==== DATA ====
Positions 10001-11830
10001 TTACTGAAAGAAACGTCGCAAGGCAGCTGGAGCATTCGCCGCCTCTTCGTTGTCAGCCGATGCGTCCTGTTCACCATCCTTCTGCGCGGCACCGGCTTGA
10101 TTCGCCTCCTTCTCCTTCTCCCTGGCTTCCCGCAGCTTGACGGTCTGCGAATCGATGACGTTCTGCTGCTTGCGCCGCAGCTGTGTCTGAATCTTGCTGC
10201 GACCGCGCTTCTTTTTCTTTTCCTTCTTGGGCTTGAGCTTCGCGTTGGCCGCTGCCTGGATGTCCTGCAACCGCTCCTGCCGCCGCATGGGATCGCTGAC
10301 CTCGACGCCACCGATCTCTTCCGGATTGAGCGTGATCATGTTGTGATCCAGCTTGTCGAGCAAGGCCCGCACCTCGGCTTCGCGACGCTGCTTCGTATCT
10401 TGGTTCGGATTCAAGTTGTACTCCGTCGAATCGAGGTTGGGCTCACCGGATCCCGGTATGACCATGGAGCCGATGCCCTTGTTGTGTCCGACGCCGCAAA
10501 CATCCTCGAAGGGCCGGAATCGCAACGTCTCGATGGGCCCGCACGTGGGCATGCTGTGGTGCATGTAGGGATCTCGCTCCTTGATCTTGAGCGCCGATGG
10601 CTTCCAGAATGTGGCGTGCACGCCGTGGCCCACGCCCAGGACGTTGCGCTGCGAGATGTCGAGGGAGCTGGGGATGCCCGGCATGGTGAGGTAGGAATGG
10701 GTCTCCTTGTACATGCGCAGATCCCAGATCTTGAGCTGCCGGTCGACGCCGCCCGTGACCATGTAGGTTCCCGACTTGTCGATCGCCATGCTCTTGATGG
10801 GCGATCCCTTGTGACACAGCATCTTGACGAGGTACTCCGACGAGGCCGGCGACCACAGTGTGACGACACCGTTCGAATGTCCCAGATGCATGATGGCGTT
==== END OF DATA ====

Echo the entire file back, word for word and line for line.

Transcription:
Positions 10001-11830
10001 TTACTGAAAGAAACGTCGCAAGGCAGCTGGAGCATTCGCCGCCTCTTCGTTGTCAGCCGATGCGTCCTGTTCACCATCCTTCTGCGCGGCACCGGCTTGA
10101 TTCGCCTCCTTCTCCTTCTCCCTGGCTTCCCGCAGCTTGACGGTCTGCGAATCGATGACGTTCTGCTGCTTGCGCCGCAGCTGTGTCTGAATCTTGCTGC
10201 GACCGCGCTTCTTTTTCTTTTCCTTCTTGGGCTTGAGCTTCGCGTTGGCCGCTGCCTGGATGTCCTGCAACCGCTCCTGCCGCCGCATGGGATCGCTGAC
10301 CTCGACGCCACCGATCTCTTCCGGATTGAGCGTGATCATGTTGTGATCCAGCTTGTCGAGCAAGGCCCGCACCTCGGCTTCGCGACGCTGCTTCGTATCT
10401 TGGTTCGGATTCAAGTTGTACTCCGTCGAATCGAGGTTGGGCTCACCGGATCCCGGTATGACCATGGAGCCGATGCCCTTGTTGTGTCCGACGCCGCAAA
10501 CATCCTCGAAGGGCCGGAATCGCAACGTCTCGATGGGCCCGCACGTGGGCATGCTGTGGTGCATGTAGGGATCTCGCTCCTTGATCTTGAGCGCCGATGG
10601 CTTCCAGAATGTGGCGTGCACGCCGTGGCCCACGCCCAGGACGTTGCGCTGCGAGATGTCGAGGGAGCTGGGGATGCCCGGCATGGTGAGGTAGGAATGG
10701 GTCTCCTTGTACATGCGCAGATCCCAGATCTTGAGCTGCCGGTCGACGCCGCCCGTGACCATGTAGGTTCCCGACTTGTCGATCGCCATGCTCTTGATGG
10801 GCGATCCCTTGTGACACAGCATCTTGACGAGGTACTCCGACGAGGCCGGCGACCACAGTGTGACGACACCGTTCGAATGTCCCAGATGCATGATGGCGTT